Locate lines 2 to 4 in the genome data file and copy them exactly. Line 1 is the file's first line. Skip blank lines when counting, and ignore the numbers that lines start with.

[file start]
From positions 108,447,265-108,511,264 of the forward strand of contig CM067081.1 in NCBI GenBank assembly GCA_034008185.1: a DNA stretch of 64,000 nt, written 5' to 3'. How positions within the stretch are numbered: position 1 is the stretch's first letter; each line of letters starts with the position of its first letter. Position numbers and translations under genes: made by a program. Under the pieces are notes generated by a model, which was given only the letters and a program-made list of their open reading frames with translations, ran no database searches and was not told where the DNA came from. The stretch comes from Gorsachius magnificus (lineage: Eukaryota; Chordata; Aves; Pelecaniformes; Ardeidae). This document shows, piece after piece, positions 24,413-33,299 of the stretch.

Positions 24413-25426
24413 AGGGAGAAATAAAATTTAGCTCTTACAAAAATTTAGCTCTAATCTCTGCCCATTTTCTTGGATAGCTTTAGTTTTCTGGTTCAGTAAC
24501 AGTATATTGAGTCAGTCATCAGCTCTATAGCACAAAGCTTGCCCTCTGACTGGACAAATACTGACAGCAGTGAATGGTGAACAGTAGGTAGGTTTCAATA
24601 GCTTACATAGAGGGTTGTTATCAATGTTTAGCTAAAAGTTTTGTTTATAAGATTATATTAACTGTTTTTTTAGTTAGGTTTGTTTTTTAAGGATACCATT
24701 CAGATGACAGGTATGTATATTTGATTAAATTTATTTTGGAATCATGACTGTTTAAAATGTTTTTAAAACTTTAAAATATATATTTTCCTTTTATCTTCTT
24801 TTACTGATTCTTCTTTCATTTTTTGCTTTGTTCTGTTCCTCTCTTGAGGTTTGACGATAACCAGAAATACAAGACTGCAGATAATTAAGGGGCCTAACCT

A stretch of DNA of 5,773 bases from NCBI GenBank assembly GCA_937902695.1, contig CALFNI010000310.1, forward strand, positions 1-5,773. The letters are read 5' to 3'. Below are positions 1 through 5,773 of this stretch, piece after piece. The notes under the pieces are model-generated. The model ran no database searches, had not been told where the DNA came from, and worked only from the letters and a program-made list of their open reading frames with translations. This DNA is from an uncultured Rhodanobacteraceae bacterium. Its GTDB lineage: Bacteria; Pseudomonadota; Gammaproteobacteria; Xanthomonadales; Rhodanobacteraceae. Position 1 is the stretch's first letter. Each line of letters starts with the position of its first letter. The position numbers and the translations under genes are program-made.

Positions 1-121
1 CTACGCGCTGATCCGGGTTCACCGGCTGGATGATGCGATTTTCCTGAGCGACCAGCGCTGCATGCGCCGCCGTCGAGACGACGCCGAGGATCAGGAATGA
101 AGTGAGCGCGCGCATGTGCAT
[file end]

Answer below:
Positions 24413-25426
24413 AGGGAGAAATAAAATTTAGCTCTTACAAAAATTTAGCTCTAATCTCTGCCCATTTTCTTGGATAGCTTTAGTTTTCTGGTTCAGTAAC
24501 AGTATATTGAGTCAGTCATCAGCTCTATAGCACAAAGCTTGCCCTCTGACTGGACAAATACTGACAGCAGTGAATGGTGAACAGTAGGTAGGTTTCAATA